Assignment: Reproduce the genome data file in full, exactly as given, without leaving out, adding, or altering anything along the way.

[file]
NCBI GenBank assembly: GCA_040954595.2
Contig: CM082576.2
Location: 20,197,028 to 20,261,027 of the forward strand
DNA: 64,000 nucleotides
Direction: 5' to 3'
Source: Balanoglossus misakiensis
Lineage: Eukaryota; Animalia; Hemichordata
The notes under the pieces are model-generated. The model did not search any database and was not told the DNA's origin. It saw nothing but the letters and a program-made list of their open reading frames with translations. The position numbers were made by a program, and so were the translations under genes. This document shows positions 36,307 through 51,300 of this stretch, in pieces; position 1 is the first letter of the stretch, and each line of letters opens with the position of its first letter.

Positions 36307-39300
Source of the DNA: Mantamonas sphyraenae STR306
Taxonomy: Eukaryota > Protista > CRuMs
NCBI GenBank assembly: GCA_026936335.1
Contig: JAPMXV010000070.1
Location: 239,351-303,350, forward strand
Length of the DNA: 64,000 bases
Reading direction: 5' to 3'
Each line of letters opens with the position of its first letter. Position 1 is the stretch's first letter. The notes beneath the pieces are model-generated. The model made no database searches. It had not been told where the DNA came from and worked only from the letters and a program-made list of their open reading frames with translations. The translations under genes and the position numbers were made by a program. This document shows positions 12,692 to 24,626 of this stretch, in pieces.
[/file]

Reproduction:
NCBI GenBank assembly: GCA_040954595.2
Contig: CM082576.2
Location: 20,197,028 to 20,261,027 of the forward strand
DNA: 64,000 nucleotides
Direction: 5' to 3'
Source: Balanoglossus misakiensis
Lineage: Eukaryota; Animalia; Hemichordata
The notes under the pieces are model-generated. The model did not search any database and was not told the DNA's origin. It saw nothing but the letters and a program-made list of their open reading frames with translations. The position numbers were made by a program, and so were the translations under genes. This document shows positions 36,307 through 51,300 of this stretch, in pieces; position 1 is the first letter of the stretch, and each line of letters opens with the position of its first letter.

Positions 36307-39300
Source of the DNA: Mantamonas sphyraenae STR306
Taxonomy: Eukaryota > Protista > CRuMs
NCBI GenBank assembly: GCA_026936335.1
Contig: JAPMXV010000070.1
Location: 239,351-303,350, forward strand
Length of the DNA: 64,000 bases
Reading direction: 5' to 3'
Each line of letters opens with the position of its first letter. Position 1 is the stretch's first letter. The notes beneath the pieces are model-generated. The model made no database searches. It had not been told where the DNA came from and worked only from the letters and a program-made list of their open reading frames with translations. The translations under genes and the position numbers were made by a program. This document shows positions 12,692 to 24,626 of this stretch, in pieces.